Steve Averbach z”l: Israel’s man of spiritual steel

By Gil Troy, Jerusalem Post, 6-10-10

The recent death of  Steve Averbach, yet another victim of Palestinian terrorism, stirred memories of the bad old days of 2003, when suicide bombers regularly attacked. Averbach was paralyzed during a bus bombing in Jerusalem early Sunday morning May 18, 2003. The informal networks of love that helped him showed “We Are One” is more than a slogan. His steadfastness, grit, and humor while imprisoned in his own body inspired those of us lucky enough to know him.

In 2003, Averbach was a 37-year-old New Jersey suburbanite turned Golani “gever,” whose talents as a gun instructor earned him the nickname “Steve Guns.”  A Palestinian terrorist, masquerading as a religious Jew, boarded the bus near French Hill. Noting the tell-tale bulge, Averbach reached for his weapon. In that instant, the terrorist blew himself up.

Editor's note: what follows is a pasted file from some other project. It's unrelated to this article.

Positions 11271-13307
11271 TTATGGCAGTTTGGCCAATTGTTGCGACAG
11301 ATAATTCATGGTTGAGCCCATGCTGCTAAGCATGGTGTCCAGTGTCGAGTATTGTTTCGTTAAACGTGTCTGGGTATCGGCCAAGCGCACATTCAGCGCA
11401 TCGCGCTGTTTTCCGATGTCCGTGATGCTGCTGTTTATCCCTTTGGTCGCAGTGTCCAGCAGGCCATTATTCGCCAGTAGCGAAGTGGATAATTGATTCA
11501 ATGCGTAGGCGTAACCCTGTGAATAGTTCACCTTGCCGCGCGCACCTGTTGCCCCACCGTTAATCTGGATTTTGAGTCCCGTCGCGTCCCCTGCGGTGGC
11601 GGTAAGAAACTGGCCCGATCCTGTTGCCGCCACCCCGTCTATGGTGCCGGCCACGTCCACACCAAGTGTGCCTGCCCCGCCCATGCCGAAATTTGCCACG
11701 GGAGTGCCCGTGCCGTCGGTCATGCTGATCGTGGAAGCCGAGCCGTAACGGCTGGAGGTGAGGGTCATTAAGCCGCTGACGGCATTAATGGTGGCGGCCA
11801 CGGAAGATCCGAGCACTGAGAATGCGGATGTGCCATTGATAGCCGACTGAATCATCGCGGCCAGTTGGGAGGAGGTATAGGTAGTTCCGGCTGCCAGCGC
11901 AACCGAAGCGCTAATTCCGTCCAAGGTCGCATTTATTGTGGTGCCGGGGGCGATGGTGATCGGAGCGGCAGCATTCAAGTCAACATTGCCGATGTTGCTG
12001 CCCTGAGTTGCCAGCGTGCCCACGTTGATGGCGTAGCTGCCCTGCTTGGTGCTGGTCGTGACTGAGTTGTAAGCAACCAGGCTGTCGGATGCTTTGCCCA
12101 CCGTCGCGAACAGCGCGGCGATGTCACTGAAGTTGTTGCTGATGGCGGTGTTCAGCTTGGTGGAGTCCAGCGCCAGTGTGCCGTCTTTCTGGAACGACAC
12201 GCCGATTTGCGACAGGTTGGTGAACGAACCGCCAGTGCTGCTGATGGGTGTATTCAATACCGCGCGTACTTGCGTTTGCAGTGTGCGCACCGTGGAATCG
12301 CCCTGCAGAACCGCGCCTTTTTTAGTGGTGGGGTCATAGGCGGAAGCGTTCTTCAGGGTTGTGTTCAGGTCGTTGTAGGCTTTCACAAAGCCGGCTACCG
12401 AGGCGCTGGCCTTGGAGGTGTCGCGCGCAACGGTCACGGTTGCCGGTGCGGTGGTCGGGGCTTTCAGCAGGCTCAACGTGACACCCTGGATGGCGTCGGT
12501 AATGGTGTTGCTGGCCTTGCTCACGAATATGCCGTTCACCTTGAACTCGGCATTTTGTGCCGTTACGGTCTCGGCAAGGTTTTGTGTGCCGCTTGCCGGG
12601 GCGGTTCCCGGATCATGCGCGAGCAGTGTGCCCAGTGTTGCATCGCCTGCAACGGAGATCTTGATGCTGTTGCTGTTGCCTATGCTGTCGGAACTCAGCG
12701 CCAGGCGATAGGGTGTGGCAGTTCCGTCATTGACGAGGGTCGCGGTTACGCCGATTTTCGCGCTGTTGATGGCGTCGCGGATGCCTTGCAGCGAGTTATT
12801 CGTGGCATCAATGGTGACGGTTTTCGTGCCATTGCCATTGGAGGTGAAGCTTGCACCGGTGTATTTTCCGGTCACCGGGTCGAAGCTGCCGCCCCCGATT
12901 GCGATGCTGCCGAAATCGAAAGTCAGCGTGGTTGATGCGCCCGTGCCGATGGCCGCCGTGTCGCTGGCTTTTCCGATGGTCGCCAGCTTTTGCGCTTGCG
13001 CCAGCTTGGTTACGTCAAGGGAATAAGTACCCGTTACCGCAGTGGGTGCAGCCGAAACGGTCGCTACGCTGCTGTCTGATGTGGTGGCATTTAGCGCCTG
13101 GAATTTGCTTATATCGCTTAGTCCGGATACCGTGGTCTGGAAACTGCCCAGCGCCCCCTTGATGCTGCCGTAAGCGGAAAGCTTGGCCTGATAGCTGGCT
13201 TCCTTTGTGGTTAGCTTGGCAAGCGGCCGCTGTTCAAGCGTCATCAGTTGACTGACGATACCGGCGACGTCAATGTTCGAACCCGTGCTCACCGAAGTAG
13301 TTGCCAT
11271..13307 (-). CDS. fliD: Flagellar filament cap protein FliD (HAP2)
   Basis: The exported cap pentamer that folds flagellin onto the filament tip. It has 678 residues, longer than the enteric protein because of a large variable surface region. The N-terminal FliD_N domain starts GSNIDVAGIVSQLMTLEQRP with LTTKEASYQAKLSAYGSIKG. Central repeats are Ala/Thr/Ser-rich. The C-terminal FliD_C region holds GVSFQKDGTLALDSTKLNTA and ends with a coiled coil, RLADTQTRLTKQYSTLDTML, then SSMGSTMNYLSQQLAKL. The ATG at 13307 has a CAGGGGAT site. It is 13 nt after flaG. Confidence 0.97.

Hamas took responsibility for the attack which murdered seven people immediately. Twenty were severely wounded, including Averbach, a father of four, who ended up paralysed below the neck after a steel ball bearing ripped into his spine.

Averbach’s alertness scared the bomber into detonating earlier than his bloodthirsty Hamas handlers planned. The Defense Ministry honored Averbac’s heroics, because the bus was about to pick up dozens of schoolkids and commuters. He regretted not stopping the bomber – an impossible expectation he imposed on himself – and wondered how to rebuild his life. “I control nothing, zero. I can’t turn over, lift a hand,” he told  a reporter. “So they tell me that I’m my kids’ father, and no one can take that away from me. But look at me, what kind of a dad can I be? I want to walk and play with my kids, what can I do now? What does anyone need me for? It’s hard to think that I’m really worth anything like this.”